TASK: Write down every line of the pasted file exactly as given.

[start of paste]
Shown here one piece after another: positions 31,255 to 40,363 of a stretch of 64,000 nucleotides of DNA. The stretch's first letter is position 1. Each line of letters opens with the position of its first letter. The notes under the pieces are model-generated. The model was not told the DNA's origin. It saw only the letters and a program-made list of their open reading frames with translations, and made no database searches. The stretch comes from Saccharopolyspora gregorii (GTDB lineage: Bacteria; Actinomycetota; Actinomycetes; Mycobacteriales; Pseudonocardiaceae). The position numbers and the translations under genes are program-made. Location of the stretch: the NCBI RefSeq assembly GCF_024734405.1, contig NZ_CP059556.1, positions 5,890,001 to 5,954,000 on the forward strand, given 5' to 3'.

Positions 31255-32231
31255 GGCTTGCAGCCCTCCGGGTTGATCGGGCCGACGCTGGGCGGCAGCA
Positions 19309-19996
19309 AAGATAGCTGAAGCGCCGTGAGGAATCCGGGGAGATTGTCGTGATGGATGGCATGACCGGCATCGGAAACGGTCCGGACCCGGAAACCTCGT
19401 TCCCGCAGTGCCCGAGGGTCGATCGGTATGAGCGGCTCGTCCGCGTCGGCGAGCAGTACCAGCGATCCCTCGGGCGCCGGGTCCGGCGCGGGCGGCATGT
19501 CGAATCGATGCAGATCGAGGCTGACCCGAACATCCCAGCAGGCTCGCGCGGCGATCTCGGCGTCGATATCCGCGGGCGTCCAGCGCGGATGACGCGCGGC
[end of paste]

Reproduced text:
Shown here one piece after another: positions 31,255 to 40,363 of a stretch of 64,000 nucleotides of DNA. The stretch's first letter is position 1. Each line of letters opens with the position of its first letter. The notes under the pieces are model-generated. The model was not told the DNA's origin. It saw only the letters and a program-made list of their open reading frames with translations, and made no database searches. The stretch comes from Saccharopolyspora gregorii (GTDB lineage: Bacteria; Actinomycetota; Actinomycetes; Mycobacteriales; Pseudonocardiaceae). The position numbers and the translations under genes are program-made. Location of the stretch: the NCBI RefSeq assembly GCF_024734405.1, contig NZ_CP059556.1, positions 5,890,001 to 5,954,000 on the forward strand, given 5' to 3'.

Positions 31255-32231
31255 GGCTTGCAGCCCTCCGGGTTGATCGGGCCGACGCTGGGCGGCAGCA
Positions 19309-19996
19309 AAGATAGCTGAAGCGCCGTGAGGAATCCGGGGAGATTGTCGTGATGGATGGCATGACCGGCATCGGAAACGGTCCGGACCCGGAAACCTCGT
19401 TCCCGCAGTGCCCGAGGGTCGATCGGTATGAGCGGCTCGTCCGCGTCGGCGAGCAGTACCAGCGATCCCTCGGGCGCCGGGTCCGGCGCGGGCGGCATGT
19501 CGAATCGATGCAGATCGAGGCTGACCCGAACATCCCAGCAGGCTCGCGCGGCGATCTCGGCGTCGATATCCGCGGGCGTCCAGCGCGGATGACGCGCGGC